In 1930, the wisecracking matinee idol William "Billy" Haines was America's top box office star — and openly gay.

The Show People star regularly hit the town, including Hollywood premieres and parties, with his live-in partner, Jimmie Shields. But in 1933, as the Motion Picture Production Code ushered in narrow morality guidelines, MGM tyrant Louis B. Mayer issued an ultimatum: break up with Shields for a studio-arranged marriage or lose his career. Haines chose Shields.

"What makes him revolutionary is the authenticity with which he lived his life at a time when there were no role models," says William J. Mann, author of Wisecracker: The Life and Times of William Haines. "He was an example of someone living with integrity and not letting himself be defined by others."

William Haines
William Haines
| Credit: Hulton Archive/Getty Images

That even extended to his screen persona, the "wisecracker," a figure who was both a romantic lead and tipping his hat to Haines' sexuality. "He became popular as an actor not by hiding his gayness, but by actually making that part of his persona," Mann explains. "The 'wisecracker' was a little campy, a little flashy, a little bit sneaky, a little bit frivolous, and he brought his very openly gay, unapologetic personality into his screen performances, even when he was playing ostensibly heterosexual."

Mann adds, "The fact that he was able to do that and become the top box office star of 1930, it's because he didn't pretend to be anything other than what he was, and the industry knew that he was gay."

Haines' openness clashed with the introduction of the Production Code, which partnered with the Catholic Legion of Decency and sought to instill a distinctly straight, white, Christian, middle-class set of values in Hollywood.

Haines was first asked to tone down his flamboyant nature on screen, before being presented with the ultimatum about Shields. "He loved Jimmie, he wasn't about to give him up — and you don't see that very often," Mann says. "Someone so ambitious and focused on their career, they don't walk away, but Billy Haines did. It's an early example of affirming one's queer identity as an essential part of who he was. He was not going to change to fit the expectations of the time."

Legend has it that Haines told Mayer, "I'll give up Jimmie when you give up your wife," reasserting his commitment to Shields as a life partner.

Haines perhaps was overly convinced that his fame was robust enough to survive Mayer's attempts to blackball him. He assumed he'd easily find work elsewhere but was quickly hit with the reality that only Poverty Row studios with low budgets and reputations for lesser product wanted to work with him.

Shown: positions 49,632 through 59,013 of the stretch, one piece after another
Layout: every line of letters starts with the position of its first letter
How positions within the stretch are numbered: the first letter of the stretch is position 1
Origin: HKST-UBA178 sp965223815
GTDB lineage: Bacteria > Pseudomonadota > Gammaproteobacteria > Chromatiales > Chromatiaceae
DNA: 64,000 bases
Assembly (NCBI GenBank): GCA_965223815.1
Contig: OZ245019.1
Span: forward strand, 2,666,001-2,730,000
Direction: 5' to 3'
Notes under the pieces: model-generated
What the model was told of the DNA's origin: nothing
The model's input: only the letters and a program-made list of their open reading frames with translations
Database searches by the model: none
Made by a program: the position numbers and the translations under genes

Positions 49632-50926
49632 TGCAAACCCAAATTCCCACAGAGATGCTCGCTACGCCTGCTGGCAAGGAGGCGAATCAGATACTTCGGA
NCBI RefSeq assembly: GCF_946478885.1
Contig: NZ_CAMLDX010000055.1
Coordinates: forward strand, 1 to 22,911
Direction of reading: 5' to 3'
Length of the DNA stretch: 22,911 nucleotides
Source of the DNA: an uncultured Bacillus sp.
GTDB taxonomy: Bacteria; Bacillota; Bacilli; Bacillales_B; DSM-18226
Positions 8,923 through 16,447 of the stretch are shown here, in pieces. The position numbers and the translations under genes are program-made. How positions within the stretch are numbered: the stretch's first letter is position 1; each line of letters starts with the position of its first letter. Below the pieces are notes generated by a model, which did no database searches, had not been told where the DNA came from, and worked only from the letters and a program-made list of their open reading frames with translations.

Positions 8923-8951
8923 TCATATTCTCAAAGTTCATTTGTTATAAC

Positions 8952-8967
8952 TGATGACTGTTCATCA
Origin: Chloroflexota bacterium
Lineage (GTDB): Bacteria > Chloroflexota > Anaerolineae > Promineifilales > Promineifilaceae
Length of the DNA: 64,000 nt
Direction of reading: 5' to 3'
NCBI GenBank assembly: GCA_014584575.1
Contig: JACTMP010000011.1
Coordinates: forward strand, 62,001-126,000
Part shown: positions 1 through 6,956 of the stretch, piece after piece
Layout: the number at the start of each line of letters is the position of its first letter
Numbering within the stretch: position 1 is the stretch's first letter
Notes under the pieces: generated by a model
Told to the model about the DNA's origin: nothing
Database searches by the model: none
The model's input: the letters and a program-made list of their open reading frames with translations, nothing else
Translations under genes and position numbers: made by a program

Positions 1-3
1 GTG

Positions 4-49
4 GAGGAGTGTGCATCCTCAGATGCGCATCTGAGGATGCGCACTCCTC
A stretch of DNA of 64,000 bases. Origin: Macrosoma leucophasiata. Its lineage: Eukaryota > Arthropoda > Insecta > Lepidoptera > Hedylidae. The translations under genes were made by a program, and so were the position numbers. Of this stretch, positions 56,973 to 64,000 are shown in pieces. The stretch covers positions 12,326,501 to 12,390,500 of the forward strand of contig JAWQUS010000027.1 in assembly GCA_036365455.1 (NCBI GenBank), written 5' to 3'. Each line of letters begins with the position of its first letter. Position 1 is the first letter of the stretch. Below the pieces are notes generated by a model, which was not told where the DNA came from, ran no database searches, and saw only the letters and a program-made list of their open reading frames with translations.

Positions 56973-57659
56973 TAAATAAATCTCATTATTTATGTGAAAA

William Haines in 'Just a Gigolo'
| Credit: Everett Collection

But Haines hardly left Hollywood with his tail between his legs. Though he retired from acting in 1935, there was no fade into obscurity. He flourished as an interior designer, decorating the homes of Joan Crawford, Carole Lombard, Nancy and Ronald Reagan, and even… Mayer.

His second career started rather accidentally, within the confines of his own home. His first big project was his own movie star abode, and his friends would often marvel at his good taste. Crawford was Haines' best friend, and she hired him to do her house and promptly encouraged everyone in Hollywood to follow suit, leading to a slew of other big-name clients that left him with a career to fall back on when his acting opportunities petered out.

Haines did have one notable opportunity to return to the silver screen. Billy Wilder wanted him to portray one of the "waxworks" playing cards with Norma Desmond (Gloria Swanson) in Sunset Boulevard, alongside the likes of Buster Keaton. But Haines was an extremely prominent designer by that time, and he declined.

Haines and Shields' love story had a tragic, if still bleakly romantic, end after nearly 50 years together. Haines died of lung cancer in 1973, and not long after, Shields took his own life, leaving behind a note intimating he couldn't go on without the man he loved.

Though Haines' choice was revolutionary in 1935, it remains monumental today. "It's still a decision an actor has to make," Mann says of the fraught nature of coming out in Hollywood and the implications it could have for the types of roles offered or assumptions made. "They still have to make that decision about how authentic they're going to be in their public lives."

Mann likens Haines to Edward VIII, giving up everything for love. "He put authenticity and integrity above career and ambition, recognizing there are more important things than material success," he reflects. "Joan Crawford said [Haines and Shields] were the two happiest people in Hollywood, and that's the legacy: recognizing what's really important in life and standing up for it."

If more actors today are able to live their truth, it's in part because Haines laid the foundation — and then redecorated.

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